Cervical Spondylosis & Treatment
A Pain In The Neck!
Neck pain may be attributed to a variety of factors, including muscle strain, ligament sprains, arthritis of neck joints or degenerative in nature, commonly known as cervical spondylosis. Approximately 10 percent of adults haveCervical spondylosis at any one time. Fortunately, most patients, regardless of the cause of pain, get better with conservative therapy.
Structures in the neck
In order to better understand your cervical spondylosis, it is useful to identify some basic structures that it comprise of. The neck, or cervical spine, is formed by seven square-shaped bones (cervical vertebrae), which are stacked one on top of another. The vertebrae are named for their position in the cervical spine, beginning at the top with C1 down to C7. Together with the supporting ligaments and the overlying long neck muscles, the cervical vertebrae form a spinal canal that surrounds and protects the spinal cord (Figure 1).
In between the neck bones are discs, which function as shock absorbers, cushioning one bone from another. Directly over the bones and the discs is a layer of strong ligaments. These thick tissues are attached directly to the bones and function to limit the movement of one vertebra against the other. Car accidents and injuries to the head or body can cause injury to these ligaments and the joints that it supports.
Overlying the small muscles that support the vertebrae, the major muscles of the neck form the next protective layer. These muscles are responsible for holding the head up, maintaining normal posture, and supporting the neck. Overuse and irritation of these larger muscles is often called neck strain. Muscular strain is not cervical spondylosis.
Cervical spondylosis — Cervical spondylosis is a common term used by doctors to refer to degenerative changes (wear and tear) of the cervical spine. Wear-and-tear causes gradual narrowing of the disc space, a loss of the normal square-shaped bone, and growth of the edges of the bone (bone spurs). These spurs can increase pressure on the surrounding tissues. Some degree of wear and tear is normal with aging, although severe degenerative changes are not normal. In other words, having Cervical spondylosis as a result of degenerative changes does not mean it cannot be treated.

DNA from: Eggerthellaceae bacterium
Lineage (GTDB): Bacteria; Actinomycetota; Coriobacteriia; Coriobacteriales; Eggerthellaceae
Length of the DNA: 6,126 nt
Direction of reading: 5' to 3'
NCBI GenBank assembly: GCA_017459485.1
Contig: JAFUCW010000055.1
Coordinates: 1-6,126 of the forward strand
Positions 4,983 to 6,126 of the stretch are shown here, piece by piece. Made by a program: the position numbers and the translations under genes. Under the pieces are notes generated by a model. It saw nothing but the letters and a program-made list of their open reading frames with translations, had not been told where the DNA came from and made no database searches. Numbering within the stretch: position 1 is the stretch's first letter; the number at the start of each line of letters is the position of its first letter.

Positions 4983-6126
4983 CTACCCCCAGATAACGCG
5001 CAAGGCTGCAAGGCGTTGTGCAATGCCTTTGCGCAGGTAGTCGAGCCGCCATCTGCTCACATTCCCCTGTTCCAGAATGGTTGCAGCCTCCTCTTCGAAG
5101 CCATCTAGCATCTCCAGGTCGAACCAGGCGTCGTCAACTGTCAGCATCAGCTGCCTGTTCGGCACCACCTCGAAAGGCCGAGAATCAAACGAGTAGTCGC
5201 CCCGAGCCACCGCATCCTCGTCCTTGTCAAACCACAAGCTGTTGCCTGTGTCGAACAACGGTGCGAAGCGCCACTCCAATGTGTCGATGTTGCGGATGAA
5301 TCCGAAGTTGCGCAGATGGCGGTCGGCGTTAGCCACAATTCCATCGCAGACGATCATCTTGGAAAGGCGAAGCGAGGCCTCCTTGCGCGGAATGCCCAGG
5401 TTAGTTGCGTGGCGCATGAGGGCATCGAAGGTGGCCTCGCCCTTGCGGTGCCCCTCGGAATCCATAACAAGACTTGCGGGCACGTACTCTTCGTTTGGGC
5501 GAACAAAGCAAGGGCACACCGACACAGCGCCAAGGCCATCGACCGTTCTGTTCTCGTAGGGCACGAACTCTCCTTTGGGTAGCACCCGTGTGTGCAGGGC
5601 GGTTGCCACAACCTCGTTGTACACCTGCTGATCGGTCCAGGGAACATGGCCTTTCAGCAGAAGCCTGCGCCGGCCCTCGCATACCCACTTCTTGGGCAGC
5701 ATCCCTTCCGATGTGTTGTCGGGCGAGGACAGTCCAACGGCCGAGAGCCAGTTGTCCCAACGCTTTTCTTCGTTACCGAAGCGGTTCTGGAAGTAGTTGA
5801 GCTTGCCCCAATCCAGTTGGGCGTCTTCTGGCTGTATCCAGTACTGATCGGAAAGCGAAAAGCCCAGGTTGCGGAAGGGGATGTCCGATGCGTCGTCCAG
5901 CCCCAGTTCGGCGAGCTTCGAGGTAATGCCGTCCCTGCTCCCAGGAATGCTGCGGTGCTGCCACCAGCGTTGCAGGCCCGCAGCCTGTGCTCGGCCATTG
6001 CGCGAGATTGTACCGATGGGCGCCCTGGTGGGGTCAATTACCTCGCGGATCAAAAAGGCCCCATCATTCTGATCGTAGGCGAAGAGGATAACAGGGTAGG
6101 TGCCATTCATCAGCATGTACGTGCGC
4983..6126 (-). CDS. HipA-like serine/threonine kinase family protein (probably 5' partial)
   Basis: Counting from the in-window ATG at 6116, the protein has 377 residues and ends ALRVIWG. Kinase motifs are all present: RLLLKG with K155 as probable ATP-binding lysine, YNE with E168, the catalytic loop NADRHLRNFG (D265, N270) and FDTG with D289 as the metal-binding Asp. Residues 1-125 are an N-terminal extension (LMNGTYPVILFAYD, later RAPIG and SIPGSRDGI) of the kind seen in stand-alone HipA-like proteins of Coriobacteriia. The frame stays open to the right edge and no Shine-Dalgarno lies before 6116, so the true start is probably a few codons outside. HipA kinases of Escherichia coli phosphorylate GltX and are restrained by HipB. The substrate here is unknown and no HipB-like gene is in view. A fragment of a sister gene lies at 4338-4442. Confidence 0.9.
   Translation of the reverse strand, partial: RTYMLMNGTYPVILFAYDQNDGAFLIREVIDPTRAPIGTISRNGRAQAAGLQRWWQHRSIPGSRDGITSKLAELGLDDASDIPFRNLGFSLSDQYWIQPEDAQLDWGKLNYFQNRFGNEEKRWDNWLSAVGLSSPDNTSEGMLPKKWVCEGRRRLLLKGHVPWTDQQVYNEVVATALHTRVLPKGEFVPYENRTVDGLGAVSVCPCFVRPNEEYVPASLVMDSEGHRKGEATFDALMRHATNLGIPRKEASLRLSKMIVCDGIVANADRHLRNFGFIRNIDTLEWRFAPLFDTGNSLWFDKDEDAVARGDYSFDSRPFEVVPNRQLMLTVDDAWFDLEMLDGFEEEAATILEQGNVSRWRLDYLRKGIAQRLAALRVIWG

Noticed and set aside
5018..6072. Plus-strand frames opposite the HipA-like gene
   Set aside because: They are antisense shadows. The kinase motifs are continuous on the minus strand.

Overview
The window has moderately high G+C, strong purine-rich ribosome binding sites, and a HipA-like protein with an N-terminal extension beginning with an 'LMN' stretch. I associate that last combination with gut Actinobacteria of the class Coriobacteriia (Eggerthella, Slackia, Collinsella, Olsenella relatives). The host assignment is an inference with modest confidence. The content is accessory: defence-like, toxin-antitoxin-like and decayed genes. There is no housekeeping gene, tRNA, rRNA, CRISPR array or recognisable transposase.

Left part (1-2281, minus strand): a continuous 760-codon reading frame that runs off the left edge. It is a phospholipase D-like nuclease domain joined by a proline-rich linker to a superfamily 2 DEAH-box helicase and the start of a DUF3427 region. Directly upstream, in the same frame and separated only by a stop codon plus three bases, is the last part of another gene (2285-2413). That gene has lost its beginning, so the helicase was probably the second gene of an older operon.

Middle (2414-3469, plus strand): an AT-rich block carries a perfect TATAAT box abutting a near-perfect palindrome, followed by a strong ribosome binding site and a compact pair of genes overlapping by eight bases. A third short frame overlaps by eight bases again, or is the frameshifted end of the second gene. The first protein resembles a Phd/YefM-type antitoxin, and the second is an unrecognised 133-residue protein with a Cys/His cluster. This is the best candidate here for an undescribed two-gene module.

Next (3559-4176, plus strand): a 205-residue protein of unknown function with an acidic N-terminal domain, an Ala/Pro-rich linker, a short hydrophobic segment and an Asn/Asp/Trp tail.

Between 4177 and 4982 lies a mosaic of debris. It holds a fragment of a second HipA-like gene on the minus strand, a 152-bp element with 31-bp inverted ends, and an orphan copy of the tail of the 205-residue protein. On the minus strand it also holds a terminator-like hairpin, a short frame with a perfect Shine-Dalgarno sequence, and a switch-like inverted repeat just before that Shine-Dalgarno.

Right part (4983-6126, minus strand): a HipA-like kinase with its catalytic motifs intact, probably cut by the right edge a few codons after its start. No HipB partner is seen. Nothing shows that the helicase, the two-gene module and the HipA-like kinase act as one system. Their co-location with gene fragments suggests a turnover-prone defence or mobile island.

- Cervical discogenic pain — Cervical discogenic pain may be one of the most common cause of Cervical spondylosis. It is caused by changes in the structure of one or more of the cervical intervertebral discs. Common symptoms of discogenic pain include pain in the neck when turning or tilting the head. Pain may be worsened when the neck is held in one position for prolonged periods, such as occurs with driving, reading, or working at a computer. Discogenic pain can also refer pain or uncomfortable sensations into the arm or shoulder.
- Cervical facet syndrome — The facet joint, which is located on the left and right side of the vertebrae, is the most commonly affected area in whiplash-related Cervical spondylosis and headaches. Another potential cause of cervical facet syndrome includes a job that requires a person to repeatedly extend the neck (tilt the head backwards). Symptoms of cervical facet syndrome include pain in the middle or side of the neck; some people also notice pain in the shoulders, around the shoulder blades, at the base of the head, or in one arm.
- Cervical stenosis — Cervical stenosis occurs when there are degenerative changes that narrow the central (middle) spinal canal. This narrowing can injure the cervical spinal cord or cause it to function improperly. Weakness, difficulty walking or coordinating movement, inability to empty or control the bowels or bladder, and sexual dysfunction (eg, erectile dysfunction) may occur as a result of irritation or compression of the spinal cord.
- Cervical radiculopathy — Cervical radiculopathy occurs when a nerve root is irritated by a protruding disc, arthritis of the spine, or a mass that compresses a nerve. Signs of radiculopathy can include pain, weakness, or changes in sensation (eg, numbness, pins and needles) in the arms.
How Is Cervical Spondylosis Diagnosed?
The evaluation of Cervical spondylosis usually begins by observing the person’s ability to turn the head to the left and right, forward and backward, and side to side. Your specialist doctor will observe the posture and movement of the neck and shoulders. He will feel the muscles in the neck, head, upper back, and shoulders to detect areas of pain, weakness, or tension. If weakness or sensory complaints are present, strength and sensation in the extremities will also be examined.